Boy does that bring back memories. I wish I had done this earlier in the offseason, it could have been a weekly thing. Anyway here’s your open thread for the evening. The Rangers are in Dallas (hopefully they won’t come back with Sean Avery), the Devils are in Atlanta, and the Knicks get a visit from the Celtics. Venezuela will look to remain undefeated in the Caribbean World Series tonight when they take on Mexico. Anything goes, just be nice.

Categories : Open Thread
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In his latest Rumblings & Grumblings column, ESPN.com scribe Jayson Stark takes a look at the state of the free agent market. With just a week left until Spring Training, some big names — Manny Ramirez, Bobby Abreu, Adam Dunn, Orlando Hudson, Juan Cruz — remained unsigned, and the excuse that any or all of these players hurt team chemistry doesn’t really fly.

But that’s not important right now. In the column, Stark gives us a tidbit about Nick Swisher and the Braves. It’s the rumor that just won’t die. He writes:

In the meantime, the Braves seem to have emerged as the club most interested in Yankees outfielder Nick Swisher. But there are indications the teams got hung up when the Braves asked the Yankees to eat some of the $22.05 million Swisher has coming over the next three years — and got turned down flat.

When push comes to shove, I’m going to bet on “no deal” here. The Yanks have no incentive to trade Swisher — or Xavier Nady, for that matter — for anything less than what they want. Doing so would in fact weaken the team’s bench. If the Braves won’t give up the prospects or money for him, the Yanks may very well be better of for it.

Categories : Hot Stove League
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hughesThe start of the 2008 season was an exciting time for us Yankees fans. The team had two young and talented pitchers in the rotation for the first time in a long time, and a third in the bullpen that was slated to join the other two in the rotation later in the summer. Of course things didn’t go as planned, as Phil Hughes and Ian Kennedy struggled before getting hurt, then Joba Chamberlain joined them in the infirmary after successfully making the transition to the rotation. Other than being young and being Yankees, those three guys don’t have much in common. They’re three different kinds of pitchers with three different body types and three different development tracks, yet they all got hurt, albeit in different ways. Why is this?

Enter former A’s and Mets’ pitching coach Rick Peterson. Peterson and Gary Armida, author of Full Count Pitch, sat down and talked about the epidemic of young pitchers getting hurt (h/t BBTF). The article starts with Peterson stating the industry in general has been slow to react to all the injuries, and that the focus needs to be shifted from “rehab to prehab.” Amateur coaches (going all the way back to little league) don’t have enough information about the proper way to develop young pitchers, which has been a major contributor to the explosion of pitching injuries.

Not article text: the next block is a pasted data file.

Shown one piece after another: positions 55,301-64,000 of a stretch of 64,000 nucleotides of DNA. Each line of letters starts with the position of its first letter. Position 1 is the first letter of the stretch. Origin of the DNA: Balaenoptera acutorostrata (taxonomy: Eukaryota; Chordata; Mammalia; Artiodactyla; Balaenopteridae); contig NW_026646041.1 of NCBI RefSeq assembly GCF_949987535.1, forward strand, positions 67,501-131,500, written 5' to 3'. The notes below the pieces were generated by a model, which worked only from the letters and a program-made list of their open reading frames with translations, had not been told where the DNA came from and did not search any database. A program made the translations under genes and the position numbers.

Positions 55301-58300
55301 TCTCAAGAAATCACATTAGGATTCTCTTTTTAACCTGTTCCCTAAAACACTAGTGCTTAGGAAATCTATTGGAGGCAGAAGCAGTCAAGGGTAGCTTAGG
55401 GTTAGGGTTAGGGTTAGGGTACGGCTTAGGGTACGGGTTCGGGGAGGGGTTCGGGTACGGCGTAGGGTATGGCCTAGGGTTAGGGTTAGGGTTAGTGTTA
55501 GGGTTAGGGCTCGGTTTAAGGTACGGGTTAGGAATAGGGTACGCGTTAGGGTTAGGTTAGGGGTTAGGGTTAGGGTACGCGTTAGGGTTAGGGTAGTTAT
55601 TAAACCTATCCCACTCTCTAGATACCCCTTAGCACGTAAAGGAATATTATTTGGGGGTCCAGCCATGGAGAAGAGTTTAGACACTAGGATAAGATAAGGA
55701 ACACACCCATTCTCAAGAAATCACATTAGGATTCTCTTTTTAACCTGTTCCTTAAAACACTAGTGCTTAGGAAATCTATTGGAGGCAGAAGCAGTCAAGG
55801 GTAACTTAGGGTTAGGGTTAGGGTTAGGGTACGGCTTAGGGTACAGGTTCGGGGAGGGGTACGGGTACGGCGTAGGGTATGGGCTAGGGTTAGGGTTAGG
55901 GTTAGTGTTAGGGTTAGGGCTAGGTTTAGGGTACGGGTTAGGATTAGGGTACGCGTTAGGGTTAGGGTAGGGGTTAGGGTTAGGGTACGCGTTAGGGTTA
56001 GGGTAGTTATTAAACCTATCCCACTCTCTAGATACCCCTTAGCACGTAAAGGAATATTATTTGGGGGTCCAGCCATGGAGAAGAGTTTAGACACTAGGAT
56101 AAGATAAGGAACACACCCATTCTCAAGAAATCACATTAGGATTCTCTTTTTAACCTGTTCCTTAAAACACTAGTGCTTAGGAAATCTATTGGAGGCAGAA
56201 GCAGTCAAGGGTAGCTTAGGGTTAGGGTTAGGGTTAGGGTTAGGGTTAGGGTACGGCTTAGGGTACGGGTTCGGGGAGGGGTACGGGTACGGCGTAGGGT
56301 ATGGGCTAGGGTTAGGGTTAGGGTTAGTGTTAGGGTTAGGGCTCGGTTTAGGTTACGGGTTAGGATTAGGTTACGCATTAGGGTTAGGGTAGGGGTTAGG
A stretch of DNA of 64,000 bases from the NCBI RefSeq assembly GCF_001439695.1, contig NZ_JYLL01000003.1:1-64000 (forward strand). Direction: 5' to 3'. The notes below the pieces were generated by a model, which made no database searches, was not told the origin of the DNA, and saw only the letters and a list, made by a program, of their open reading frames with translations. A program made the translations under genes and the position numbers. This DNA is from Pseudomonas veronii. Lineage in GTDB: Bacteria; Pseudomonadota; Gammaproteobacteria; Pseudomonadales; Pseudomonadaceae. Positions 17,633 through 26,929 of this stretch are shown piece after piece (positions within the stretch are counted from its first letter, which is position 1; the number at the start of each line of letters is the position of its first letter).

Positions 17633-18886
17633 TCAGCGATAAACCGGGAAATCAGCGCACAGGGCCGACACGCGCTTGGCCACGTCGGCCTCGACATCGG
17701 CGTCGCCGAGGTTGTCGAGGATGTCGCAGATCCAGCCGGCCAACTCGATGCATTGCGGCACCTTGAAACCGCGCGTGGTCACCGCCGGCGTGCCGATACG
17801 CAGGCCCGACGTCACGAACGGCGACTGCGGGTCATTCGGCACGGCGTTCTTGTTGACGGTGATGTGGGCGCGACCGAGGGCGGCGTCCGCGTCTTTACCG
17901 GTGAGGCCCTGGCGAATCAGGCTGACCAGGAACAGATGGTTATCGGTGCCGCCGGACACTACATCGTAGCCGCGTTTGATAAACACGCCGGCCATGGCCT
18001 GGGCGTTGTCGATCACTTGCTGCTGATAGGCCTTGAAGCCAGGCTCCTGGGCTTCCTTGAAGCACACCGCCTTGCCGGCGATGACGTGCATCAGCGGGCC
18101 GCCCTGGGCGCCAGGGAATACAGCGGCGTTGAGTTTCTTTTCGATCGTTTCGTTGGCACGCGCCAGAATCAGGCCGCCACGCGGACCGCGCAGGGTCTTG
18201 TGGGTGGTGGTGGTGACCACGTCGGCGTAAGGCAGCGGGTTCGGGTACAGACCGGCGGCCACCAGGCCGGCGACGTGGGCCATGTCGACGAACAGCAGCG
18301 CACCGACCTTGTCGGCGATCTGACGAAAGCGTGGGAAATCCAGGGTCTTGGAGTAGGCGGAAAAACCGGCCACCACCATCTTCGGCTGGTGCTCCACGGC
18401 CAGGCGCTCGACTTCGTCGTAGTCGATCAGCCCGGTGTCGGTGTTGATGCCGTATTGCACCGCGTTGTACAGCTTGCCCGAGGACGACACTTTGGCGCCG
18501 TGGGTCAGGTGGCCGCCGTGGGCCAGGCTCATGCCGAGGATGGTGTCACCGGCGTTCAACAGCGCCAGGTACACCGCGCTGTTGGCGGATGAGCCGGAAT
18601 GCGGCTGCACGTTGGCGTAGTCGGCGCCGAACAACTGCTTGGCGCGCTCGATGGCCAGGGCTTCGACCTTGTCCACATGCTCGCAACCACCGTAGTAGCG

Aside: While I agree that amateur coaches don’t have enough info, we also have to remember that their job isn’t to develop players, it’s too win. Why should Tony Gwynn (coach at San Diego State) take it easy on Steven Strasburg, the likely first overall pick in the 2009 draft? The team that drafts Strasburg isn’t paying Gywnn, the school is, and that’s who he has an obligation to. It’s his job to do what’s right for the university, not what’s in the best interest of Major League teams. It’s a grey area, and we have to remember that the vast majority of college pitchers will never throw a professional pitch, let alone a big league pitch, so is it right to treat the true prospects differently than everyone else?

The article then goes on to list the three root causes of arm injuries. I’m going to quote at length, so let’s add a jump to keep from overflowing the front page.

Read More→

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RAB Live Chat

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Categories : Chats
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As Spring Training approaches — today’s the ever-popular Truck Day up in Boston — the fantasy guides are hitting the Internets. Today, both MLB.com and ESPN.com unveiled their respective guides, and while I’m not complaining much, the early projections for the Yankees are widely optimistic.

Take, for example, Mr. Rodriguez. MLB predicts a .293/.381/.570/41/124 season for A-Rod, and ESPN predicts .303/.393/.585/44/130. Mark Teixeira looks primed for a big fantasy season as well. When you add up the totals, the Yanks come out with around 850 runs scored via ESPN and 958 via MLB. The playing time totals are a little sketchy, but I’d take that improvement in a heart beat.